“They’re a vital part of Kings County history,” Linda Hart says, “and we’re trying to acquire as many of them as possible.”
Hart is referring to Kings County school registers, and there are literally hundreds of them out there the Kings Historical Society has yet to collect. The genealogy department of the Society is attempting to create a database of all existing school registers and so far has collected and recorded some 126,000 entries.
This is only the tip of the iceberg. Hart says that out of 106 school district in the county, only 67 have been collected and recorded as of June this year. Some of the registers date back to the 1880s and are obviously invaluable for genealogical study.
Unfortunately, some registers have disappeared and may never be found. While most counties in Nova Scotia sent their school registers to the Public Archives and were later returned, Hart says, this wasn’t the case with Kings County. “The Kings County school registers were never sent to the Archives. They were left in the hands of the school board. Many registers stayed with school trustees, teachers or other private individuals.”
As a result, there are a lot of school registers sitting in attics and basements, and many that were thrown out. Some have been lost forever, Hart Says, noting that there are five school districts for which no records have been found. “What a loss,” she says.
However, there are still school registers out there somewhere and the genealogy department is appealing for anyone who knows of their whereabouts to contact them. Hart says the department only wants to borrow the registers long enough to copy them. “We do not want to keep them. The originals will be returned, with a photocopy.”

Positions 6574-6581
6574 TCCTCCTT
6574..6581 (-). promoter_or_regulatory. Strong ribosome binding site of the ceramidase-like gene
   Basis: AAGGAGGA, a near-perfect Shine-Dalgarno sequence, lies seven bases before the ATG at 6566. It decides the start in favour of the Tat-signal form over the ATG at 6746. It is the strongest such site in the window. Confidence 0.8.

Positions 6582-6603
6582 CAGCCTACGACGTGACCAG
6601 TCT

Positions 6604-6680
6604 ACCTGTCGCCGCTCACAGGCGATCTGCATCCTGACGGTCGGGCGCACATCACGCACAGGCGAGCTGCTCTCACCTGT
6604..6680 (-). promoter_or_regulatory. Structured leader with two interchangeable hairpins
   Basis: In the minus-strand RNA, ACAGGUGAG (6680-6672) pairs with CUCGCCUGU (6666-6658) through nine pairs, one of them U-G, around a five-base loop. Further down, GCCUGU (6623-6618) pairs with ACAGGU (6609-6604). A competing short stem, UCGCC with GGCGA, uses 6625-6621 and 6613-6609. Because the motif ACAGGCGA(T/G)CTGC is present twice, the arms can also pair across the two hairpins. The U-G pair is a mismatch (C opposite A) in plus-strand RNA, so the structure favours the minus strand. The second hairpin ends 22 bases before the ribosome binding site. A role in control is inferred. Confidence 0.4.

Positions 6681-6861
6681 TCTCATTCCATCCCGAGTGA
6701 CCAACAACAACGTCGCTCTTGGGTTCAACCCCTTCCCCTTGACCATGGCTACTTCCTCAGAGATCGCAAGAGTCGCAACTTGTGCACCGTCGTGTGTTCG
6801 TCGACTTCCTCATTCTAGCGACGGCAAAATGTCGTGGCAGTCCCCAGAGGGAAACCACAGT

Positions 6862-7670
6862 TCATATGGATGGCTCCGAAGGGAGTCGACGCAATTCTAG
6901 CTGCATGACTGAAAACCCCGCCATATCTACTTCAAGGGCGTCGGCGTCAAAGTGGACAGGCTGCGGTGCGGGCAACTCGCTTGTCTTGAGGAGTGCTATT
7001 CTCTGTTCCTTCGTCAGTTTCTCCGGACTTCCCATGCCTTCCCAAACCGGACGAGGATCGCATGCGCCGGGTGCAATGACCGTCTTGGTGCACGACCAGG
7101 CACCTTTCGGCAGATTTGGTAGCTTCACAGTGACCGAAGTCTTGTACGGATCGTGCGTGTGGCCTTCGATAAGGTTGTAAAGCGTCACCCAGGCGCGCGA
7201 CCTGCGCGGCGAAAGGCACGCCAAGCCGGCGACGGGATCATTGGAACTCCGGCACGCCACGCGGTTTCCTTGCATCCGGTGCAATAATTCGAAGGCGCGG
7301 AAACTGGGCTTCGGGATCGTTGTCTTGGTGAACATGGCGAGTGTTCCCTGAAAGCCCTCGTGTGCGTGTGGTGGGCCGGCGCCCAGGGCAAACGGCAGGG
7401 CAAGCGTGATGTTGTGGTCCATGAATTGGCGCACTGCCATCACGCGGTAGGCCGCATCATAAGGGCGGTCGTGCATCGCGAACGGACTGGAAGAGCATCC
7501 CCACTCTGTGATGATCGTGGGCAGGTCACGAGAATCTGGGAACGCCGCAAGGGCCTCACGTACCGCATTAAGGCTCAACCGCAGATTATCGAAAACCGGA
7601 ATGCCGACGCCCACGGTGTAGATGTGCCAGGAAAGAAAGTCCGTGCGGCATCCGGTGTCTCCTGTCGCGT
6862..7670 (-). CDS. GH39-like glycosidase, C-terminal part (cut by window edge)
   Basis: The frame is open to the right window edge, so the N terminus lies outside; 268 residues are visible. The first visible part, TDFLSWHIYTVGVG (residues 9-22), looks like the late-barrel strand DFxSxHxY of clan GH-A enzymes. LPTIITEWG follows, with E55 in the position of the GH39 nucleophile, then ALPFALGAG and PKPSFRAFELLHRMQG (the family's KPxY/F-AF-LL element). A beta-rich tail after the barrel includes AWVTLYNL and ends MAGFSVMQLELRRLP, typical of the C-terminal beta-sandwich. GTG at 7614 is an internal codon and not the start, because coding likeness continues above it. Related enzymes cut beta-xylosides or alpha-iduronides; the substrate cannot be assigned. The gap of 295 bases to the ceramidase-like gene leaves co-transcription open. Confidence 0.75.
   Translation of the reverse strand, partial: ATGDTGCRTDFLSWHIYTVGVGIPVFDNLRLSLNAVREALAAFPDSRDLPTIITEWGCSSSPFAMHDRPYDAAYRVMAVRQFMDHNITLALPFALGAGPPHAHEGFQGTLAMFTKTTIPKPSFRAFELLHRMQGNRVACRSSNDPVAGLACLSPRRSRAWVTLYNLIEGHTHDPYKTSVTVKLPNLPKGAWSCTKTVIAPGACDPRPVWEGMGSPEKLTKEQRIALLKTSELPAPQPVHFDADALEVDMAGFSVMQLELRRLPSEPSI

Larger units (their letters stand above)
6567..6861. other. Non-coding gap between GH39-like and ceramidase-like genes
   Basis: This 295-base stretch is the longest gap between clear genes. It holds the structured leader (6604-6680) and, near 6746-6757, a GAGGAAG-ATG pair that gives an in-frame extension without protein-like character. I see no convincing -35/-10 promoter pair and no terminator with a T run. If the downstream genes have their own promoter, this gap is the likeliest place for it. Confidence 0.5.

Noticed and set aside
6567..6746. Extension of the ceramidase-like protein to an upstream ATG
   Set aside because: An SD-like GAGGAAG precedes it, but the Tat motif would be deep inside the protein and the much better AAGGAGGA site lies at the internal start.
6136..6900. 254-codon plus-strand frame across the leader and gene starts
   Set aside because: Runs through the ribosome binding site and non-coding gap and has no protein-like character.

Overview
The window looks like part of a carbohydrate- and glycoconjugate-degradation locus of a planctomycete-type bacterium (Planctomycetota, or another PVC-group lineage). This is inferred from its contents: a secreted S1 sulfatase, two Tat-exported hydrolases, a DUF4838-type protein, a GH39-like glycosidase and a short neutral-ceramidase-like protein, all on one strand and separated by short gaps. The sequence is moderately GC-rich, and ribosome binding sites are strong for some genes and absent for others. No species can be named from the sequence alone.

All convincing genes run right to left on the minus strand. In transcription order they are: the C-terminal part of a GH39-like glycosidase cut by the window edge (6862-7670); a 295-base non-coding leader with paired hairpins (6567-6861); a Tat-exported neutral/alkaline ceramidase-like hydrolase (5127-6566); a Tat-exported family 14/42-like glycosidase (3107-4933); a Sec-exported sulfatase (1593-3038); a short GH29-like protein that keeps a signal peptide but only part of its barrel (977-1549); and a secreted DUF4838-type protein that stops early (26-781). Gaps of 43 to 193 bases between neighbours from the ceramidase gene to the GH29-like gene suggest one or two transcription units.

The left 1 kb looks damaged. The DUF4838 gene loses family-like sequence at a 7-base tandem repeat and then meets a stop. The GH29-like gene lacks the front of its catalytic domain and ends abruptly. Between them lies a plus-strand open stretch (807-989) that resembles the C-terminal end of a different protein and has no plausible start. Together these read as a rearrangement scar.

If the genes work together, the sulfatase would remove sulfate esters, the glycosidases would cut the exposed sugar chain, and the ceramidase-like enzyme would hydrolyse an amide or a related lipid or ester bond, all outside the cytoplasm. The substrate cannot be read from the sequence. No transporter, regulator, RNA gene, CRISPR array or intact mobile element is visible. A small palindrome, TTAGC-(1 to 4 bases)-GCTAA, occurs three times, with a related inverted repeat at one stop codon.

If you have registers you’d like to add to the Society’s database, you can reach Linda Hart at the Kings County Museum, 902-678-6237.
More On Gallows Hill (other articles)
Some e-mail correspondence from former Kentville resident and author Don Ripley sheds further light on Gallows Hill. Ripley writes that Bell wasn’t the name of the man who was hanged on the hill for murder. “The name Bell is more likely after the blacksmith shop of Joe Bell, which was located at the corner of Cornwallis (Street) and meadow road (Brooklyn Street) for years. I don’t believe the hanged man was Bell. We called Gallows Hill the Joe Bell Hill after the blacksmith shop. It later became a commercial building of sorts.
Ripley adds that the lot across the street from the blacksmith shop – “where the ambulance stand is now” – was a provincial property and may have been the site of the old jail. “The hanging almost certainly took place there.”
Apartments and Reids Grocery were located in this building, which was later demolished and replaced by the Goodyear Tire store.
Folklore has it that at one time a communal watering trough for horses was located on this site, fed apparently by a brook that once ran out of the hollow (Mosquito Hollow) to the right of Cornwallis Street and into the Cornwallis River. A long-time Kentville resident was told about the watering trough by his grandmother, whose memory of it would place the trough as existing close to 100 years ago.